Text4Health: A Qualitative Evaluation of Parental Readiness for Text Message Immunization Reminders

Department of Pediatrics, College of Physicians and Surgeons, Columbia University, 622 West 168th St, VC402, New York, NY 10032, USA.
American Journal of Public Health (Impact Factor: 4.55). 12/2009; 99(12):2176-8. DOI: 10.2105/AJPH.2009.161364
Source: PubMed


We conducted focus groups and individual interviews in a diverse population of parents to qualitatively explore preferences and readiness for text message immunization reminders. We used content analysis to review and independently code transcripts. Text message reminders were well-accepted by parents; many thought they would be more effective than standard phone or mail reminders. Parents preferred text message reminders to be brief and personalized. Most parents were able to retrieve sample text messages but many had difficulty with interactive texting.

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Available from: Vaughn I Rickert, Dec 18, 2013
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    • "By comparison, text messaging (also referred to as short messaging service) offers a relatively inexpensive, instantaneous and ubiquitous modality for delivering reminders (Ofcom, 2012). In other areas of health care, text messages reminding the patient about the time, date and venue of their appointment have been shown not only to be an acceptable alternative for delivering reminders but also a preferable one (Cohen et al, 2007; Hanauer et al, 2009; Kharbanda et al, 2009). Thus, text messaging may offer an affordable and desirable solution for delivering reminders for routine breast screening appointments. "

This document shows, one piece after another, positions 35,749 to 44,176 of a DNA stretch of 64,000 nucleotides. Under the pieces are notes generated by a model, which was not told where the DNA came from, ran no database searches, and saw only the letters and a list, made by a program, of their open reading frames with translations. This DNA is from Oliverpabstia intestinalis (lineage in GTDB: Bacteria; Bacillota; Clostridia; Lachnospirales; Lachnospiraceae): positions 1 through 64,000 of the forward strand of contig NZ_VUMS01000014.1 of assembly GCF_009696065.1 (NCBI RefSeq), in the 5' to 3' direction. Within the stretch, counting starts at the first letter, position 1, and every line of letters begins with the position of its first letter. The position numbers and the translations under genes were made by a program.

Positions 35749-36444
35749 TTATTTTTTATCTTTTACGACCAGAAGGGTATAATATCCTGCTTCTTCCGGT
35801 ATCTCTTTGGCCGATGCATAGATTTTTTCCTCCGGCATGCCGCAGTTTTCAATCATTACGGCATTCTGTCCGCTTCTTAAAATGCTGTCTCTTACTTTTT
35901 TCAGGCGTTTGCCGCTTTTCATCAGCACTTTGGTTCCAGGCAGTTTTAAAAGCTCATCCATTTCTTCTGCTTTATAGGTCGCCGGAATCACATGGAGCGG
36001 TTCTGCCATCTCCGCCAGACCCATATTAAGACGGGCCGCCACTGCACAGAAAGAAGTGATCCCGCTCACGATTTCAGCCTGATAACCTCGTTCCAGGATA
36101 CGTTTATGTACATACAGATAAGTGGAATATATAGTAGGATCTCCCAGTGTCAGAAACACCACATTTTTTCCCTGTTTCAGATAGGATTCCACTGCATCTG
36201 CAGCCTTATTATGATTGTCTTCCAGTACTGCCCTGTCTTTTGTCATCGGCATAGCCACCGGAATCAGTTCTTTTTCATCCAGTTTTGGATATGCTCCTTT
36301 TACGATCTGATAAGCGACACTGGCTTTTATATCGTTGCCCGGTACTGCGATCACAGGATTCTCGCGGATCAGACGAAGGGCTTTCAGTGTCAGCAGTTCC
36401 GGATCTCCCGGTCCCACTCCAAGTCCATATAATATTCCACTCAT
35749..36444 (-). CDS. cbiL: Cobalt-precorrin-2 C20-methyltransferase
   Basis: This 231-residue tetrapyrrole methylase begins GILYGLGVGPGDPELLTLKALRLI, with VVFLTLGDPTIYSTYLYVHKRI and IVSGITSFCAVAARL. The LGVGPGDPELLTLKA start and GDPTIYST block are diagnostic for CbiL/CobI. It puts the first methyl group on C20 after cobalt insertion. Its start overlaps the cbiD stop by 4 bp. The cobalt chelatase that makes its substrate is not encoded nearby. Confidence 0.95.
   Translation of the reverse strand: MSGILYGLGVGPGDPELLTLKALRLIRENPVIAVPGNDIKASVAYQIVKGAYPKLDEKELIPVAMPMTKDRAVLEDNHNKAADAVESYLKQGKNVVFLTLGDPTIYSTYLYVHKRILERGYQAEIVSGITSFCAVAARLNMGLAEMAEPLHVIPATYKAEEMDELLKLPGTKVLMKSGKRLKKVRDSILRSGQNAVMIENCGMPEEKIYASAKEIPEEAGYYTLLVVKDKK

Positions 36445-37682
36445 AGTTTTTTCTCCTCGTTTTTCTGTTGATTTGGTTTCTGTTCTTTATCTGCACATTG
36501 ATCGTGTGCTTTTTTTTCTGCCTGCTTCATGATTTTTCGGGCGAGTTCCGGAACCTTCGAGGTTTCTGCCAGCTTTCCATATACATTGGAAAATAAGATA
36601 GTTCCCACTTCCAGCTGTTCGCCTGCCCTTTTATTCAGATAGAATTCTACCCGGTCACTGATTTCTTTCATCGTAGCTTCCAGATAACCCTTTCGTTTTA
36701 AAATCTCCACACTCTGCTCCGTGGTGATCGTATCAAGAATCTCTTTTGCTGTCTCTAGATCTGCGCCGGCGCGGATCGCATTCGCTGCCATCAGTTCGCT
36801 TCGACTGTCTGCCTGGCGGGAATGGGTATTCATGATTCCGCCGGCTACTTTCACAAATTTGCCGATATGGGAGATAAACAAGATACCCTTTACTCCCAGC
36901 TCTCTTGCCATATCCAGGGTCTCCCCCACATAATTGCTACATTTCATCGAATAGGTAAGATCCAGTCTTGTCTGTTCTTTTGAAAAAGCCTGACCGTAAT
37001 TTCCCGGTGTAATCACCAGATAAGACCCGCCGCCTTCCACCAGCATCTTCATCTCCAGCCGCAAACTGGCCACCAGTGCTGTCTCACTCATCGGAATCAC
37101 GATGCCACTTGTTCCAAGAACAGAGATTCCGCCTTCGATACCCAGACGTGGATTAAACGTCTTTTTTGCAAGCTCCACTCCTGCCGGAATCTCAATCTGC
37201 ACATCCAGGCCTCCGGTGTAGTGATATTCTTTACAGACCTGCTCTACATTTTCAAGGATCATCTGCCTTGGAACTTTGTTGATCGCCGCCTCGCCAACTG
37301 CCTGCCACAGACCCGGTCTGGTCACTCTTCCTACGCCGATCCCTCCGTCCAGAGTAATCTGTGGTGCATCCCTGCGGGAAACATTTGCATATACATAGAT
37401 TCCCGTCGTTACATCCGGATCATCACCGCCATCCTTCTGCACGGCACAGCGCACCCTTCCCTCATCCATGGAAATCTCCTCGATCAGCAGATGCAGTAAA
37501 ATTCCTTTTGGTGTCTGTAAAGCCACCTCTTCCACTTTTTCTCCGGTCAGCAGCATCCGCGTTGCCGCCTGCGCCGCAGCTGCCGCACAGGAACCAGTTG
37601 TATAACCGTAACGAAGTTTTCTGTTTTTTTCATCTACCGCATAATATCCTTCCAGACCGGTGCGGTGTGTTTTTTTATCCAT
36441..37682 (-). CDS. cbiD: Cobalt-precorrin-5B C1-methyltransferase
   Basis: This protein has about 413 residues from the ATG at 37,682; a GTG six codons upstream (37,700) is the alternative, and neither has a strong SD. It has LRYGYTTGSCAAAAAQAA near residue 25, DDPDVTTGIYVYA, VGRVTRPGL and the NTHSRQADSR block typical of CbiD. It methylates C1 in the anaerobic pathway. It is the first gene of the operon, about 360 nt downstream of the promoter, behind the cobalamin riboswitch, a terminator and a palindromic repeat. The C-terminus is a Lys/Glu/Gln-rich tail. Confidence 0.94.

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    ABSTRACT: Background: There is a need for interventions to promote uptake of breast screening throughout Europe. Methods: We performed a single-blind randomised controlled trial to test whether text-message reminders were effective. Two thousand two hundred and forty women receiving their first breast screening invitation were included in the study and randomly assigned in a 1 : 1 ratio to receive either a normal invitation only (n = 1118) or a normal invitation plus a text-message reminder 48 h before their appointment (n = 1122). Findings: In the intention-to-treat analysis, uptake of breast screening was 59.1% among women in the normal invitation group and 64.4% in the text-message reminder group (X2 = 6.47, odds ratio (OR): 1.26, 95% confidence intervals (CI): 1.05–1.48, P = 0.01). Of the 1122 women assigned to the text-message reminder group, only 456 (41%) had a mobile number recorded by their GP and were thereby sent a text. In the per-protocol analysis, uptake by those in the control group who had a mobile number recorded on the GP system was 59.77% and by those in the intervention group who were sent a reminder 71.7% (X2 = 14.12, OR = 1.71, 95% CI = 1.29–2.26, P=0.01). Interpretation: Sending women a text-message reminder before their first routine breast screening appointment significantly increased attendance. This information can be used to allocate resources efficiently to improve uptake without exacerbating social inequalities.
    British Journal of Cancer 02/2015; 112(6). DOI:10.1038/bjc.2015.36 · 4.84 Impact Factor
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    • "Additionally, most of the interventions were aimed at one level, had small sample sizes, or relied on selfreport of vaccination (Brawner et al., 2013; Cassidy et al., 2014; Kharbanda et al., 2009; Moss et al., 2012; Paiva et al., 2014;Vanderpool et al., 2013). Two studies describe HPV vaccine interventions aimed at multiple levels (Fiks et al., 2013; Reiter et al., 2011). "